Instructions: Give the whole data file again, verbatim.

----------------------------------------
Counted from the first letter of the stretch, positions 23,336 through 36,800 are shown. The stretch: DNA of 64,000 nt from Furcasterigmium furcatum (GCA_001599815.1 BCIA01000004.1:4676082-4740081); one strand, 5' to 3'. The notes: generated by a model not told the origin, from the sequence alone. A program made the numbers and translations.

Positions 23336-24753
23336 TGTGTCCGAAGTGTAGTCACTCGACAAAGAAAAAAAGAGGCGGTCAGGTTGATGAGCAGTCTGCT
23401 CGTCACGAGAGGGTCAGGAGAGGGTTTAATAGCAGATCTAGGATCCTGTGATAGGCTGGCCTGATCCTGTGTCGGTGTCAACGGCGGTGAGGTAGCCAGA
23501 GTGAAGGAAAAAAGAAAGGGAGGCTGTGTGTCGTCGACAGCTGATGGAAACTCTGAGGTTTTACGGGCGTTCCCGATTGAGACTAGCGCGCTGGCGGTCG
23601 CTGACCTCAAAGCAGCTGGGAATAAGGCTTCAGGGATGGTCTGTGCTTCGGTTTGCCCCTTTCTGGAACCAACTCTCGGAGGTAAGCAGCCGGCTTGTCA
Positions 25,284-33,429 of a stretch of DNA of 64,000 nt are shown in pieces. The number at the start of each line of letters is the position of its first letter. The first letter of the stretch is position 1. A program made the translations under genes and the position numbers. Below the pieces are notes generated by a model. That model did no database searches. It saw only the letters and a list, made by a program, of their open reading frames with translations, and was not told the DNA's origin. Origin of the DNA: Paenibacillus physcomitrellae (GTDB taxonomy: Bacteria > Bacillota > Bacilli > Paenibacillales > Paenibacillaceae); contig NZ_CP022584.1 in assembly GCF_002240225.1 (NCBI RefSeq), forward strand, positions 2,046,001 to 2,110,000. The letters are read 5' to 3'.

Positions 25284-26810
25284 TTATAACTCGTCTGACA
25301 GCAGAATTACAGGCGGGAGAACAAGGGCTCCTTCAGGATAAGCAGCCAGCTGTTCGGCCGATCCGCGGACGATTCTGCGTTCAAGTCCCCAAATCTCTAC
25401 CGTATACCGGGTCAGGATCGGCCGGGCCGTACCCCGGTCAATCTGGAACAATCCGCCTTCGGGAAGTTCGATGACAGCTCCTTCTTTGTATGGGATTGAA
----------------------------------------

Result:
Counted from the first letter of the stretch, positions 23,336 through 36,800 are shown. The stretch: DNA of 64,000 nt from Furcasterigmium furcatum (GCA_001599815.1 BCIA01000004.1:4676082-4740081); one strand, 5' to 3'. The notes: generated by a model not told the origin, from the sequence alone. A program made the numbers and translations.

Positions 23336-24753
23336 TGTGTCCGAAGTGTAGTCACTCGACAAAGAAAAAAAGAGGCGGTCAGGTTGATGAGCAGTCTGCT
23401 CGTCACGAGAGGGTCAGGAGAGGGTTTAATAGCAGATCTAGGATCCTGTGATAGGCTGGCCTGATCCTGTGTCGGTGTCAACGGCGGTGAGGTAGCCAGA
23501 GTGAAGGAAAAAAGAAAGGGAGGCTGTGTGTCGTCGACAGCTGATGGAAACTCTGAGGTTTTACGGGCGTTCCCGATTGAGACTAGCGCGCTGGCGGTCG
23601 CTGACCTCAAAGCAGCTGGGAATAAGGCTTCAGGGATGGTCTGTGCTTCGGTTTGCCCCTTTCTGGAACCAACTCTCGGAGGTAAGCAGCCGGCTTGTCA
Positions 25,284-33,429 of a stretch of DNA of 64,000 nt are shown in pieces. The number at the start of each line of letters is the position of its first letter. The first letter of the stretch is position 1. A program made the translations under genes and the position numbers. Below the pieces are notes generated by a model. That model did no database searches. It saw only the letters and a list, made by a program, of their open reading frames with translations, and was not told the DNA's origin. Origin of the DNA: Paenibacillus physcomitrellae (GTDB taxonomy: Bacteria > Bacillota > Bacilli > Paenibacillales > Paenibacillaceae); contig NZ_CP022584.1 in assembly GCF_002240225.1 (NCBI RefSeq), forward strand, positions 2,046,001 to 2,110,000. The letters are read 5' to 3'.

Positions 25284-26810
25284 TTATAACTCGTCTGACA
25301 GCAGAATTACAGGCGGGAGAACAAGGGCTCCTTCAGGATAAGCAGCCAGCTGTTCGGCCGATCCGCGGACGATTCTGCGTTCAAGTCCCCAAATCTCTAC
25401 CGTATACCGGGTCAGGATCGGCCGGGCCGTACCCCGGTCAATCTGGAACAATCCGCCTTCGGGAAGTTCGATGACAGCTCCTTCTTTGTATGGGATTGAA